A couple of directories at Historical Directories include relevant entries for East Claydon.  The 1854 Post Office Directory lists Thomas Hirons as a farmer and the 1864 directory lists a Charles Hirons as a farmer at Monkomb Farm.  As Charles was aged 79 in 1851, this may not be the father of Thomas, but may well be a relative.  Monkomb Farm seems suspiciously similar to Moncklon.

The National Probate Calendar summarises estates that were administered after 1858.  An entry from 1879 states:

Hirons Charles
Personal Estate under £1,500
17 April.  Administration of the Personal Estate of Charles Hirons late of East Claydon in the County of Buckingham  Farmer who died 23 February 1879 at East Claydon was granted at the Principal Registry to Catharine Ann Hirons of East Claydon Widow the Relict.

Could this be the Charles listed in the 1864 directory?  I can order copy of this administration by post using the above information to complete the application form PA1S  for a £6 fee.

A search of the Centre for Buckinghamshire Studies Wills database containing wills proved by the Archdeaconry of Buckingham court yields the following:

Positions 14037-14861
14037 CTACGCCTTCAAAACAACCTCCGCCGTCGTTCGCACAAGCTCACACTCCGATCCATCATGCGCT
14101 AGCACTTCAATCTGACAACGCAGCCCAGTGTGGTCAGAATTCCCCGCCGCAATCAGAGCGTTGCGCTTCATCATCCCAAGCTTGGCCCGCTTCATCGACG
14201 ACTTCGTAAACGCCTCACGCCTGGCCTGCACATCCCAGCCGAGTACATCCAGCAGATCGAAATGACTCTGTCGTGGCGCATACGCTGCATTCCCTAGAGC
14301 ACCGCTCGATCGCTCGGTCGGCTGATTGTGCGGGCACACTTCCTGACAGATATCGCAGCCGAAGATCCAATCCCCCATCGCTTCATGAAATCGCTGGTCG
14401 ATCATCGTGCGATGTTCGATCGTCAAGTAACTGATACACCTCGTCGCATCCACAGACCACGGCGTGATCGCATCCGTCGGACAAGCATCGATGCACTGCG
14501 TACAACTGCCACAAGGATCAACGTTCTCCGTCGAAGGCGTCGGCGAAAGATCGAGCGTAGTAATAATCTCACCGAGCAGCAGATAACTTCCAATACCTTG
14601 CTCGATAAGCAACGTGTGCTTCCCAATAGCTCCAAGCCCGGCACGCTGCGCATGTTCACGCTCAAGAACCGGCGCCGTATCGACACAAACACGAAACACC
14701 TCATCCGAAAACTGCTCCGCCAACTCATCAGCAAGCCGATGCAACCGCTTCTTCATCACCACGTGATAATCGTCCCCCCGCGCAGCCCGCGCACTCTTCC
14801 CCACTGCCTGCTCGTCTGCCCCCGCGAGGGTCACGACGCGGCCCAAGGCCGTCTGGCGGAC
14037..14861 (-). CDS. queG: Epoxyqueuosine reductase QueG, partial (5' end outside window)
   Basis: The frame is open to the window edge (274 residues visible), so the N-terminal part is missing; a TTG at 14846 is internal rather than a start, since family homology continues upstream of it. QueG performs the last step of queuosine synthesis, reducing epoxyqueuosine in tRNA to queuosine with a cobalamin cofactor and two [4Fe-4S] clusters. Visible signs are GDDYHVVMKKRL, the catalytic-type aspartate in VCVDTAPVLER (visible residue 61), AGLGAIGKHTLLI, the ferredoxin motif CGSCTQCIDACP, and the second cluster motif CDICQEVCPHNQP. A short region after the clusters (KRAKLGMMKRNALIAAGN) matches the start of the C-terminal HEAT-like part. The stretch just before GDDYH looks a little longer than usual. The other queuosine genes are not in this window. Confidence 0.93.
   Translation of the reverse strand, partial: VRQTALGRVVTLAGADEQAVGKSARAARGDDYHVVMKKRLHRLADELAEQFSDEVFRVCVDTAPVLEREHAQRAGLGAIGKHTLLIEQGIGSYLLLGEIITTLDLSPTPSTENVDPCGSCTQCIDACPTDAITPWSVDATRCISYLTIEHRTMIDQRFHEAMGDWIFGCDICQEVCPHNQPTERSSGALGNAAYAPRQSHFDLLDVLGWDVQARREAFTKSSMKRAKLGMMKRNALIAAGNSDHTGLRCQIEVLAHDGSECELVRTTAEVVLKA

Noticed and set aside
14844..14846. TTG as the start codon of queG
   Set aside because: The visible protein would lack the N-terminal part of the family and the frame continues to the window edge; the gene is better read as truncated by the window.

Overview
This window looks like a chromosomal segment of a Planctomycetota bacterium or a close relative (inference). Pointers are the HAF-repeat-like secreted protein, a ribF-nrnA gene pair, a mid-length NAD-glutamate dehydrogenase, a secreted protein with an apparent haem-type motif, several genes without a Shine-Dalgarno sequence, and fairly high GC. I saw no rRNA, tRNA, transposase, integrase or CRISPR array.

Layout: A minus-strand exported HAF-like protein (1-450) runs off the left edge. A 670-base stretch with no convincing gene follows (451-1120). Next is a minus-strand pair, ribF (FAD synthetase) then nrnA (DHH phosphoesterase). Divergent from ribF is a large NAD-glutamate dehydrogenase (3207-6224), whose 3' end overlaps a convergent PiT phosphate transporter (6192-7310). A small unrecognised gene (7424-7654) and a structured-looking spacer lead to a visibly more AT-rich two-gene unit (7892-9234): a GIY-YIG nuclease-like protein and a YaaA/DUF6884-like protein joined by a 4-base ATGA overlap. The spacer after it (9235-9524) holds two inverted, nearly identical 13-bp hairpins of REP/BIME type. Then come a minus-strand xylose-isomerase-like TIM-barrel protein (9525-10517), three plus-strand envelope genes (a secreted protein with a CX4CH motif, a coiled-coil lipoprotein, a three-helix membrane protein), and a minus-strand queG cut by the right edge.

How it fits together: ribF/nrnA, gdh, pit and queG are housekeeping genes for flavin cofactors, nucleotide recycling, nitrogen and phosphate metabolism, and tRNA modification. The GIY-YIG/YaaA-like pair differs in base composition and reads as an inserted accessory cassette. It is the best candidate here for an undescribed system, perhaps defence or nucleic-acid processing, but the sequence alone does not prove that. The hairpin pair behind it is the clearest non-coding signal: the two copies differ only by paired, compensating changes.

First name Last name Place Occupation Year will proved
John Hirons Chetwode Farmer 1842
Thomas Hirons Chetwode Dairyman 1801
John Hirons Chetwode 1766
Alice Hirons Chetwode Widow 1834
Charles Hirons East Claydon Farmer 1853

The 1853 entry is a good candidate for Charles the father of Thomas.  As Thomas’ birthplace reported on the censuses is Chetwood or Chetwode, I wonder if the earlier wills are relevant to this family.  The website includes online ordering, so I am tempted to save on postage by ordering them all.

Next steps

I have confirmed Charles and Thomas Hirons’ occupation as farmers, possibly dairy farmers.  Sadly the tithe records are not as detailed as I had hoped, so I think I will pursue more promising avenues before accessing them.  Investigating the younger Charles and ordering the wills is now my priority.  On to the next research iteration…


[1] William Page (editor), “Parishes : East Claydon,” A History of the County of Buckingham: Volume 4, British History Online, http://www.british-history.ac.uk/report.aspx?compid=62526&strquery=east+claydon

© Sue Adams 2013

Advertisements

One Comment on “Following the Farmers – A Research Plan”


Leave a Reply

Fill in your details below or click an icon to log in:

WordPress.com Logo

You are commenting using your WordPress.com account. Log Out / Change )

Twitter picture

You are commenting using your Twitter account. Log Out / Change )

Facebook photo

You are commenting using your Facebook account. Log Out / Change )

Google+ photo

You are commenting using your Google+ account. Log Out / Change )

Connecting to %s